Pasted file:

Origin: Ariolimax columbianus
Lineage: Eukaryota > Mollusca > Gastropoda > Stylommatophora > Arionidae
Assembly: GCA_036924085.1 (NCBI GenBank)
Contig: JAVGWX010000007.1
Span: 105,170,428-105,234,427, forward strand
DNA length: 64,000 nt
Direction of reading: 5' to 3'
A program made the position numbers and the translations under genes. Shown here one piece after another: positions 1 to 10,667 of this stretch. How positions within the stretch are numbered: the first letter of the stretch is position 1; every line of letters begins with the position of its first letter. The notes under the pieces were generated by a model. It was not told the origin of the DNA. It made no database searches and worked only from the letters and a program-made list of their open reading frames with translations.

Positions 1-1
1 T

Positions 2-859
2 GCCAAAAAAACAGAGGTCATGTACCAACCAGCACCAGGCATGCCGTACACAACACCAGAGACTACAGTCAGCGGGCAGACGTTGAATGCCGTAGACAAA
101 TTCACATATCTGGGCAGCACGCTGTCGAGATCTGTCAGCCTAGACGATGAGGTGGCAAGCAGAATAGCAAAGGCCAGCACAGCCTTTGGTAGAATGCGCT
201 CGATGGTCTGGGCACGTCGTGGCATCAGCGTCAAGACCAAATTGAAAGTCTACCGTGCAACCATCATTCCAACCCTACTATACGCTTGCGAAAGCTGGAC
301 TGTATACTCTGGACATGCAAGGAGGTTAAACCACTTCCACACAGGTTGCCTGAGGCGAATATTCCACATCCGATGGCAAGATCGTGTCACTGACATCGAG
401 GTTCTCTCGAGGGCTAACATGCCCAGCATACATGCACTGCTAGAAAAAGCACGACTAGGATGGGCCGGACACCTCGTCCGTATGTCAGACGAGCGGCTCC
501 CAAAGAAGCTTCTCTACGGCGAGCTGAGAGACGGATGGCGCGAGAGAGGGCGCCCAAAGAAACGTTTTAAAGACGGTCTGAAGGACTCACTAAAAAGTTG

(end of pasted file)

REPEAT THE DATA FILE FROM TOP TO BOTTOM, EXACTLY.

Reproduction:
Origin: Ariolimax columbianus
Lineage: Eukaryota > Mollusca > Gastropoda > Stylommatophora > Arionidae
Assembly: GCA_036924085.1 (NCBI GenBank)
Contig: JAVGWX010000007.1
Span: 105,170,428-105,234,427, forward strand
DNA length: 64,000 nt
Direction of reading: 5' to 3'
A program made the position numbers and the translations under genes. Shown here one piece after another: positions 1 to 10,667 of this stretch. How positions within the stretch are numbered: the first letter of the stretch is position 1; every line of letters begins with the position of its first letter. The notes under the pieces were generated by a model. It was not told the origin of the DNA. It made no database searches and worked only from the letters and a program-made list of their open reading frames with translations.

Positions 1-1
1 T

Positions 2-859
2 GCCAAAAAAACAGAGGTCATGTACCAACCAGCACCAGGCATGCCGTACACAACACCAGAGACTACAGTCAGCGGGCAGACGTTGAATGCCGTAGACAAA
101 TTCACATATCTGGGCAGCACGCTGTCGAGATCTGTCAGCCTAGACGATGAGGTGGCAAGCAGAATAGCAAAGGCCAGCACAGCCTTTGGTAGAATGCGCT
201 CGATGGTCTGGGCACGTCGTGGCATCAGCGTCAAGACCAAATTGAAAGTCTACCGTGCAACCATCATTCCAACCCTACTATACGCTTGCGAAAGCTGGAC
301 TGTATACTCTGGACATGCAAGGAGGTTAAACCACTTCCACACAGGTTGCCTGAGGCGAATATTCCACATCCGATGGCAAGATCGTGTCACTGACATCGAG
401 GTTCTCTCGAGGGCTAACATGCCCAGCATACATGCACTGCTAGAAAAAGCACGACTAGGATGGGCCGGACACCTCGTCCGTATGTCAGACGAGCGGCTCC
501 CAAAGAAGCTTCTCTACGGCGAGCTGAGAGACGGATGGCGCGAGAGAGGGCGCCCAAAGAAACGTTTTAAAGACGGTCTGAAGGACTCACTAAAAAGTTG